When I was going to school at NAU, my professor Chris Johnson did me a solid; He stressed the importance of constructive criticism. We would have peer reviews of our work (BFA – Visual Communication) where you would put your work up on a projector for the class to critique. Chris had a few ground rules. 1 be honest. 2. give useful feedback 3. your feedback better be longer than a few words. Or in other words, “its cool” or “it sucks” basically earned you a scowl and likely impacted your grade negatively.
At first some of students were very uncomfortable opening themselves up to feedback, some even shed a few tears. As my class moved from Soph, to Junior and to our final year in the program the feedback sessions became vital to the artist achieving their best work. Well thought out critiques of why the piece worked, or why it did not helped push the boundaries of the artist.
So here is where I am going with this. Next time you have something to say about something, anything. Be it taxes, be it phx community organizations, be it on healthcare, be it on Obama. Do yourself a favor of not looking like an ass, or a troll. Ask yourself why “it” is working or not working. Ask yourself how you feel it could be done better. Ask yourself if your feedback is helping or hurting the cause, the organizer, or the artist.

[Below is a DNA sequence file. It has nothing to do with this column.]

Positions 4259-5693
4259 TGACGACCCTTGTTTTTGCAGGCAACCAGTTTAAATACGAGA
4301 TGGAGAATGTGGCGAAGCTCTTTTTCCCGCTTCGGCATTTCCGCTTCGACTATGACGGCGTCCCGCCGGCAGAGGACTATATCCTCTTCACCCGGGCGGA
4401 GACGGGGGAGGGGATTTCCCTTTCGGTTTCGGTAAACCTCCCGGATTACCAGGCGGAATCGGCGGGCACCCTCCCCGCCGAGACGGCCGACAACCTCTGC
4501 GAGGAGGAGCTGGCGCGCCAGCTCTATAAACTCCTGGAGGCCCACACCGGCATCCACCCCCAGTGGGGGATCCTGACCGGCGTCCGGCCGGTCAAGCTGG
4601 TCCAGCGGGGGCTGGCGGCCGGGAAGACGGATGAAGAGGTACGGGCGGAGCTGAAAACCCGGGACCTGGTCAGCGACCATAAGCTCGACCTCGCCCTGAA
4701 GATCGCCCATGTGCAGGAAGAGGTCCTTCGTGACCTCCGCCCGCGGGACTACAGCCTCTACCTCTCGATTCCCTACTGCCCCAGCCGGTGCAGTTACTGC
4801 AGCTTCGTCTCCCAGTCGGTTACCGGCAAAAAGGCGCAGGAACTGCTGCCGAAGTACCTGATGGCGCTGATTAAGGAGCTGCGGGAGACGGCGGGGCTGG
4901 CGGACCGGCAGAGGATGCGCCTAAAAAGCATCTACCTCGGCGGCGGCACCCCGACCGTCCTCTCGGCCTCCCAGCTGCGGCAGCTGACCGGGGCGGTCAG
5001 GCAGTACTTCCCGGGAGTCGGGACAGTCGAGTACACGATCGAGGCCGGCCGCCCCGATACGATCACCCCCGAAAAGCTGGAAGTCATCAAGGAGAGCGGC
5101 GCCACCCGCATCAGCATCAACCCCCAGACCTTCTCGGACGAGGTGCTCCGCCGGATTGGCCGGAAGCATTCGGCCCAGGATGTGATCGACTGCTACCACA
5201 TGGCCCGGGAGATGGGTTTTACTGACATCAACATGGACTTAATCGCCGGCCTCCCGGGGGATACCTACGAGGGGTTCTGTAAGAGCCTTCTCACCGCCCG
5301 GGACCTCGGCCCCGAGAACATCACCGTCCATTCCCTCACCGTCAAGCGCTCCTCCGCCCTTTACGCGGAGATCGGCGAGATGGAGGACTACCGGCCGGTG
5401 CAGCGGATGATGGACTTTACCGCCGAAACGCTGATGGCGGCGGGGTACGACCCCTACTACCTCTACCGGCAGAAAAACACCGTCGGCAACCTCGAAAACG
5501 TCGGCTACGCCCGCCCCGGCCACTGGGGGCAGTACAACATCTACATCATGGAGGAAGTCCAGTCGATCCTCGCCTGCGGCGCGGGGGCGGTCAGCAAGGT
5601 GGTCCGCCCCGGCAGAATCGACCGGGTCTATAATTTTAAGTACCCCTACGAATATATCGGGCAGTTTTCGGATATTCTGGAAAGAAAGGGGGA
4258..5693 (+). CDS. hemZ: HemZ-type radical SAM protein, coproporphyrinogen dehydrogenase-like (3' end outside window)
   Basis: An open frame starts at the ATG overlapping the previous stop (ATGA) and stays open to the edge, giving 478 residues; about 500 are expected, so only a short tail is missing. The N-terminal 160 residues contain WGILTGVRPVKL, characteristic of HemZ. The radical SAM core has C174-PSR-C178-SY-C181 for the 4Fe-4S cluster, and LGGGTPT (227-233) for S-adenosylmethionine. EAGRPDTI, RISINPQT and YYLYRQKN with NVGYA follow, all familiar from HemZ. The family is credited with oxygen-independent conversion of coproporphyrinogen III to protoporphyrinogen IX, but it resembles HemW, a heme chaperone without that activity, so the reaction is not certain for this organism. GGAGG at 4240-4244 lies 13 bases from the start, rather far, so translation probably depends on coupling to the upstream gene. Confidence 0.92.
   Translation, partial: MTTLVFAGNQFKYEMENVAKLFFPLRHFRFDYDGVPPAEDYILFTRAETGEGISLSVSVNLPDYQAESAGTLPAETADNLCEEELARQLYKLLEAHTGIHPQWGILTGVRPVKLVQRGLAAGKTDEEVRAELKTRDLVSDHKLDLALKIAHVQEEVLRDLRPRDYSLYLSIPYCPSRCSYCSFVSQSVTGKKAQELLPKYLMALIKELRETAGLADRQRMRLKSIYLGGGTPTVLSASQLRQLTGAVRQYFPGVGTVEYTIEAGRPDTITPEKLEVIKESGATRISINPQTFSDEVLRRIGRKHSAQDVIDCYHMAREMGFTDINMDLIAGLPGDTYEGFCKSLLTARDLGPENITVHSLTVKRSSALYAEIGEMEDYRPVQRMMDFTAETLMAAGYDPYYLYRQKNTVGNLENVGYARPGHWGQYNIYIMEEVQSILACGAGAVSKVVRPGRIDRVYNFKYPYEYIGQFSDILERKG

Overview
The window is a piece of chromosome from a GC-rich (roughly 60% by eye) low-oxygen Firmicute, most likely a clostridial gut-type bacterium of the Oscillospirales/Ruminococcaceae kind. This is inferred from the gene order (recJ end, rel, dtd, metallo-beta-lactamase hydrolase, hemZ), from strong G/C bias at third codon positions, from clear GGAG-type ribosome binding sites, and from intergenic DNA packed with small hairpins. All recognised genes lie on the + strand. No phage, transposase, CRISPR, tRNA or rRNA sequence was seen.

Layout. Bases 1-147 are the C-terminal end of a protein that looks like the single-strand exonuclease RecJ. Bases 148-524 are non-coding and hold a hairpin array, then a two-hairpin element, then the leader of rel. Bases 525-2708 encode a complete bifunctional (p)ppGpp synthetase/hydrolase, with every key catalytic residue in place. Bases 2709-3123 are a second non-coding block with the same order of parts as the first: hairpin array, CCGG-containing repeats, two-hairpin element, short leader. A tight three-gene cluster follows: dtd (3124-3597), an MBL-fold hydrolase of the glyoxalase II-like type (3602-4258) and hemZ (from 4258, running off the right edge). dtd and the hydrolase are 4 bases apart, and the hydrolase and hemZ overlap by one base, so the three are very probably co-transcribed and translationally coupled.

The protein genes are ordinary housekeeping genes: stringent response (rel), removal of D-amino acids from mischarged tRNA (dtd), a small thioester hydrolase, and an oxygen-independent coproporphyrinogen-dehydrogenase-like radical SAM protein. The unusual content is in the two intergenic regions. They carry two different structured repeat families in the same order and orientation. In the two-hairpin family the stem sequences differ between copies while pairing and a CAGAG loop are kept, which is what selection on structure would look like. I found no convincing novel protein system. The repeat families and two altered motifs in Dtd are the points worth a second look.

I am guilty of giving short answers as well. Derek likes to talk about community a lot. My last comment on one of his posts was “less talk, more do”. Is this really the most constructive feedback I could have given. No. I think it made my point but it did little to add any value to the dialog. Perhaps a bit more detail of why I think leading by example rather than rhetoric is choice, and cite some examples would have been more appropriate.
“It sucks”, or “You suck” are answers given by the ignorant. Why does it suck? How can it be better? What can I do to add value here? These are questions that move the dialog, or the artist, or the planning committee forward towards the goal. And that’s what we all want, isn’t it?
3 thoughts on “The lost art of constructive criticism”
Whoa–two really introspective and in my mind meaningful posts in a row. You must have had a really significant Thanksgiving holiday. Quite a change from some of the tweets I’ve seen go by….
I am feigning outrage.
Not being able to offer a better answer is the refuge of the lazy. If you care enough to say anything, you should care enough to try to make whatever is bothering you better with USEFUL input. I agree 100%.
Here’s what your sister does in the “less talk, more do” category…